Living Rivers

Living Rivers

River Mimram (c) Pater Tatton

Hertfordshire is home to one of the rarest environments in the world – but it is under serious threat!

Chalk streams are the UK’s equivalent to tropical rainforests. They support a huge variety of rare and vulnerable wildlife. Some of our most iconic and well-loved species like the Water Vole, Wild Brown Trout and Mayflies, depend solely on these rivers to survive in Hertfordshire.

Across the entire world, there are less than 200 chalk streams. Almost all of these are found in the UK and we have about 10% in our County. This makes them a globally rare and internationally important habitat.

Yet despite this, none of our chalk rivers has any formal protection and they face a number of issues.

The biggest threat is low flows and drought due to abstraction. To supply our homes, gardens and workplaces with water, it is pumped out of an underground natural reservoir (known as the aquifer) by water companies. Other smaller-scale users like farms, fisheries and golf courses, might also pump water out of the aquifer for their businesses.

The springs that feed water into our rivers depend on the same aquifer. When too much is taken out to supply our public needs, our rivers suffer and start to dry out.

60% of our tap water comes from the aquifer that feeds our chalk streams. The other 40% is pumped directly out of them. This means every drop we use at home or at work, is one drop less in our rivers.

Low flows can make the other problems our chalk streams face worse, like:

  • Urban and rural pollution – like household drains, roads and fertilisers
  • Invasive species - that take over our native wildlife
  • Modifications – like weirs and boating locks
  • Mismanagement – like dredging and overshading

What the Trust is doing

Our Living Rivers work is all about protecting and improving Hertfordshire’s chalk streams on a landscape scale.

Rivers are the backbone of our County. They connect up a variety of places for wildlife and people and they are a vital living part of the landscape themselves.

Team of volunteers at the River Lea

The team of volunteers with Sarah at the River Lea

We aim to restore our chalk streams back to good health and connect them to a natural floodplain of wetlands, ponds, ditches and wet meadows so our freshwater wildlife can thrive.

To do this, we work closely with farmers, river groups, the private sector, statutory bodies, local communities and volunteers across Hertfordshire.

Managing a river catchment is a huge task, and no individual or group can succeed on their own. Collaboration is key to raising awareness of the issues and tackling large-scale problems such as low flows.

Living Rivers work covers five main things:

  1. Practical Restoration – we deliver projects to tackle issues and improve river habitats including: removing or lowering weirs; restoring natural river features like meanders, gravels, and vegetation; stabilising banks to reduce erosion; reducing trees and scrub that make rivers too shady; creating river wildlife habitat.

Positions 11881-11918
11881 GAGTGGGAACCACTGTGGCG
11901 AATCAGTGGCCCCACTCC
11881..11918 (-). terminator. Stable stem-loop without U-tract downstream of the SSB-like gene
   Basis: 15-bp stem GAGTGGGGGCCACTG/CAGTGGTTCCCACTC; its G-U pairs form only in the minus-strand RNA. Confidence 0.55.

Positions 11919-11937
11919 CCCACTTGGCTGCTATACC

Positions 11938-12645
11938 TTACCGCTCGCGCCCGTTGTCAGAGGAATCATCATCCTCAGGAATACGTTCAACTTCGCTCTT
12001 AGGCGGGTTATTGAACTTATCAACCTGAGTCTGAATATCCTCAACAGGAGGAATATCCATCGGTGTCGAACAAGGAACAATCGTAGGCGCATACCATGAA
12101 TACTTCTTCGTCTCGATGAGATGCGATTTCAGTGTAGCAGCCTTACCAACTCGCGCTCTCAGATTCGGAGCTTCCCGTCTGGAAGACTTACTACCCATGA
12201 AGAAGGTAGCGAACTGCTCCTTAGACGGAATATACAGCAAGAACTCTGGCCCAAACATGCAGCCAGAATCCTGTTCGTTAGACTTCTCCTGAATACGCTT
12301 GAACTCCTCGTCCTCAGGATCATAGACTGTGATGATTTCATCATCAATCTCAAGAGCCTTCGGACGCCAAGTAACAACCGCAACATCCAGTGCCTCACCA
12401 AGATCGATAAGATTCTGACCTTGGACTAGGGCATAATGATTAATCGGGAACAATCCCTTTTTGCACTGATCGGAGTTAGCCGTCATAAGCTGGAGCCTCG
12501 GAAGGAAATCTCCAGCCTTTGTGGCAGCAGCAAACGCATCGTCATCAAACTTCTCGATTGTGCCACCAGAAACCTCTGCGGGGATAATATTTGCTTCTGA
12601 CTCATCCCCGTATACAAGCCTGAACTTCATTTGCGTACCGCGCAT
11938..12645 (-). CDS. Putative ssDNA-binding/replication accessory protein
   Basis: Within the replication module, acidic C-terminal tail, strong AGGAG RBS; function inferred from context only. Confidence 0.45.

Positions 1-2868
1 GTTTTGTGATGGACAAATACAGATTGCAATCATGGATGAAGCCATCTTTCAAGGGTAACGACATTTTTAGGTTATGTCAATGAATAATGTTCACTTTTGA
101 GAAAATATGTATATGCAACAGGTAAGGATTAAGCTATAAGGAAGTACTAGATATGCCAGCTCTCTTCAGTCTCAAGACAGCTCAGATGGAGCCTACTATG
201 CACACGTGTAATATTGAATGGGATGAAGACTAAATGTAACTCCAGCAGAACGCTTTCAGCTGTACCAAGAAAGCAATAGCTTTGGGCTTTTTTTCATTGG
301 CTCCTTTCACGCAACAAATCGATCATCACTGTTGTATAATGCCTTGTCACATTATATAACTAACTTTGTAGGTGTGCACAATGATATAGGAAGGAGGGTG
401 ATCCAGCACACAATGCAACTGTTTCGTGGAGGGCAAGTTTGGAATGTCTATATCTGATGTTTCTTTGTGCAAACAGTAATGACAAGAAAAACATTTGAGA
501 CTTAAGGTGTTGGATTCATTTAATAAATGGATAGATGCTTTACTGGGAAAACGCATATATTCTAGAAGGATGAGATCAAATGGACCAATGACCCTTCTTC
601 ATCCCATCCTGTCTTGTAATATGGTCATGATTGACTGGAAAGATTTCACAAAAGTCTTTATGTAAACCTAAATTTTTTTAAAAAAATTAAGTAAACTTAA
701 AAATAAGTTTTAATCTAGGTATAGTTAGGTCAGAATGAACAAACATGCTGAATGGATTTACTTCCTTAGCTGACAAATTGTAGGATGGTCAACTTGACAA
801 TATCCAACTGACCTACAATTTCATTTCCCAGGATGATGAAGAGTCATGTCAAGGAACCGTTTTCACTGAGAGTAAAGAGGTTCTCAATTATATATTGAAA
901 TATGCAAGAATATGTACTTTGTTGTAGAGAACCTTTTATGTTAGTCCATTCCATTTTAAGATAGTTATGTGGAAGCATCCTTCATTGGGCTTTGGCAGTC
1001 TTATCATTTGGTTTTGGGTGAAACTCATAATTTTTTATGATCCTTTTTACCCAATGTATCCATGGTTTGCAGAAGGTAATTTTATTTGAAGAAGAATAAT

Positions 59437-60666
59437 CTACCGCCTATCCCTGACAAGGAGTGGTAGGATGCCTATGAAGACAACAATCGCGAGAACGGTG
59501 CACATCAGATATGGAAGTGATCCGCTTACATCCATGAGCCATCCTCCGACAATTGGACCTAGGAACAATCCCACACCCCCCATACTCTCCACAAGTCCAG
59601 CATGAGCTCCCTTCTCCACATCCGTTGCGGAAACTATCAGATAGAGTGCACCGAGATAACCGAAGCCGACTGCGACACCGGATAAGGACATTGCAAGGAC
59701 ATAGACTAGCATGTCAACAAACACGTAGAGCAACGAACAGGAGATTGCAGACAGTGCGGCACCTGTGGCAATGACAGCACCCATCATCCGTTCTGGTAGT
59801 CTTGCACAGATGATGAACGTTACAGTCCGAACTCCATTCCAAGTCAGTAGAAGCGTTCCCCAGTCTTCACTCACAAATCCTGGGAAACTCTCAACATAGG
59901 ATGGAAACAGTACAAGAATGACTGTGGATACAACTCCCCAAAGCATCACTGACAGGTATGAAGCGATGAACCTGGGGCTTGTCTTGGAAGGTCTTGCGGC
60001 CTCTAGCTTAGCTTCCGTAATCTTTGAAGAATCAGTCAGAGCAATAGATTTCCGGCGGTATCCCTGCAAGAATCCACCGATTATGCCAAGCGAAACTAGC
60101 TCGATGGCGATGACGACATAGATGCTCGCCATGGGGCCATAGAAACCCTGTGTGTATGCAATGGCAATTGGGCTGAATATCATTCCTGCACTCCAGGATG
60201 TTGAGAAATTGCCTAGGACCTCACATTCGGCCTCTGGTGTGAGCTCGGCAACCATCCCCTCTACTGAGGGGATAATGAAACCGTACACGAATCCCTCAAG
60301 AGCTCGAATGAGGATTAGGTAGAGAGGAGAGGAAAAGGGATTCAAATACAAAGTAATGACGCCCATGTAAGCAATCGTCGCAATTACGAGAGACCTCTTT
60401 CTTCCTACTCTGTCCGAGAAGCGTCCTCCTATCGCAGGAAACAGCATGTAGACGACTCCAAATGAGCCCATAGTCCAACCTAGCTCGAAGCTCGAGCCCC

2. Landowner advice – we provide ecological advice to landowners and support restoration activities.
  3. Invasive Species – we coordinate surveys, mapping and removal of invasive plants like Himalayan Balsam.
  4. Raising Awareness – we deliver an outreach programme of events, talks and work with schools, as well as increasing public awareness of chalk streams through the media.
  5. Hosting “Catchment Partnerships” – we bring people together as part of local river groups and facilitate a joined up approach to chalk stream conservation.

Read more about the work of the River Lea Catchment Partnerships and find out about projects near you on:

In 2013, the Chalk Streams Charter was launched from the River Beane near Stevenage. This was a national campaign of The Wildlife Trust and other conservation organisations, to raise the plight of these rare habitats.

Riverfly Monitoring

Our rivers can be seriously harmed by pollution. Small and large scale incidents can happen at any time, spelling disaster for river wildlife. Regular monitoring is the best way of identifying these early-on and enabling a rapid response.

The Angler’s Riverfly Monitoring Initiative (ARMI) is a national scheme, launched by the Riverfly Partnership in 2007. It is used as a “neighbourhood watch” for rivers across the UK. It helps rivers to be monitored more widely, and more often than is possible by the Environment Agency alone.

Local people and groups are trained on how to monitor their river and report pollution incidents, so they can be better protected. It involves sampling the river each month, counting eight pollution-sensitive invertebrate groups, and reporting a pollution incident if they fail to meet an agreed limit.


© Jon Hawkins - Surrey Hills Photography

The Chilterns, Herts & Middlesex Riverfly Hub

In 2014, Herts and Middlesex Wildlife Trust teamed up with the Chilterns Chalk Stream Project to set up a Riverfly Hub for the Chilterns, Hertfordshire and Middlesex.

This hub coordinates Riverfly Monitoring in Hertfordshire and provides training for volunteers. Five instructors deliver several workshops every year to train local people who want to volunteer as Riverfly Monitors.

If you would like to register your interest in becoming a Riverfly Monitor, please contact the Hub Coordinators for more information.

The Trust's Living Rivers Officer covers riverfly in Hertfordshire and Middlesex.

The Chiltern’s Chalk Stream Project covers riverfly in the Chilterns.

The Riverfly Hub is supported by grants from Affinity Water, the Colne Valley Anglers Consultative, and Natural England via the Lea Catchment Nature Improvement Area. 

Discover our chalk streams with our FSC Guide to Chalk Rivers of England.

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